Brexit was a vote against London, globalization, and multiculturalism as much as a vote against Europe. It was a vote against cosmopolitan elites who brought Britain into the European Union (EU), who benefited from the EU, and who were widely believed to look down on those who felt they did not. And of course it was a vote for the good old days, in complaint against a frustrating present.
The Brexit story is at once very British, especially English, and part of a troubling global pattern. Similar populist pushback against globalization is prominent on the European continent. It was a central theme of the Donald Trump campaign in the United States, where it was married to authoritarianism and open racism as well as a similar hostility to immigrants. Partially similar populism, nationalism, and indeed authoritarianism shape politics in Russia, India, and China. There is a tendency to discuss each in terms of national history, context, personalities, and cultural memes – but the explanations of each are partly international, not all idiosyncratically domestic.
There Will Always Be an England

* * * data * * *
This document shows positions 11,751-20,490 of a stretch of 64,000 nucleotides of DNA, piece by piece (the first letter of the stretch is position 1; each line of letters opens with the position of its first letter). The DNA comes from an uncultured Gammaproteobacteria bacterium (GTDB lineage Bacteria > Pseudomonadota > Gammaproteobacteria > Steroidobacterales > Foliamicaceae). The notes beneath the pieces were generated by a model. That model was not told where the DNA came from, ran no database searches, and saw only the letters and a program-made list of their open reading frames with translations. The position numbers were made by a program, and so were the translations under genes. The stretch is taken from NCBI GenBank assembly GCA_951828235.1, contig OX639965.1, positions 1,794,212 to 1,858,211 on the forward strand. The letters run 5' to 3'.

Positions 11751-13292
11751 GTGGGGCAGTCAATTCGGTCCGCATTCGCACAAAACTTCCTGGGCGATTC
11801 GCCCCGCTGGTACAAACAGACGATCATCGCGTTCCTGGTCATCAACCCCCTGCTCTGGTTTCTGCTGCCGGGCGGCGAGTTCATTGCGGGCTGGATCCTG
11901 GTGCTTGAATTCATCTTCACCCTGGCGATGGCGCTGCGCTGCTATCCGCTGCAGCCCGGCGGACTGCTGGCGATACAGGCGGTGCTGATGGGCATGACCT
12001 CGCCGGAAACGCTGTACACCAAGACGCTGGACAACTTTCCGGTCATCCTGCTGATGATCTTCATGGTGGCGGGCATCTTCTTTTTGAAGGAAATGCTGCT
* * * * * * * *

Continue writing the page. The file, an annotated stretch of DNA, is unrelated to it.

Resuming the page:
In a sense, Brexit is misnamed: England voted to leave the EU. Technically, of course, the state that held the referendum and will now negotiate withdrawal was the United Kingdom of Great Britain and Northern Ireland. But Scotland and Northern Ireland voted to remain in Europe. It was England that decisively chose Brexit. Wales, lacking any significant independent economy, did stick with England against Europe but brought a tiny number of votes. In any case, England and Wales are not quite enough to make a Great Britain.
Curiously Brexit is an expression of English (more than British) nationalism. It came on the heels of a decades- long decline in British unity. Before the referendum, many proudly displayed the St. George's Cross – a symbol of England not Britain. Still, most supporters showed no desire for a breakup of Britain. Most seem to wish for Britain to be Great again, though their yearning for renewal of Great Britain presumes English dominance.
British nationalism, when it was ascendant, was anchored in the British Empire. The British nation was forged significantly overseas, in war and empire. These were backed up by trade and religion.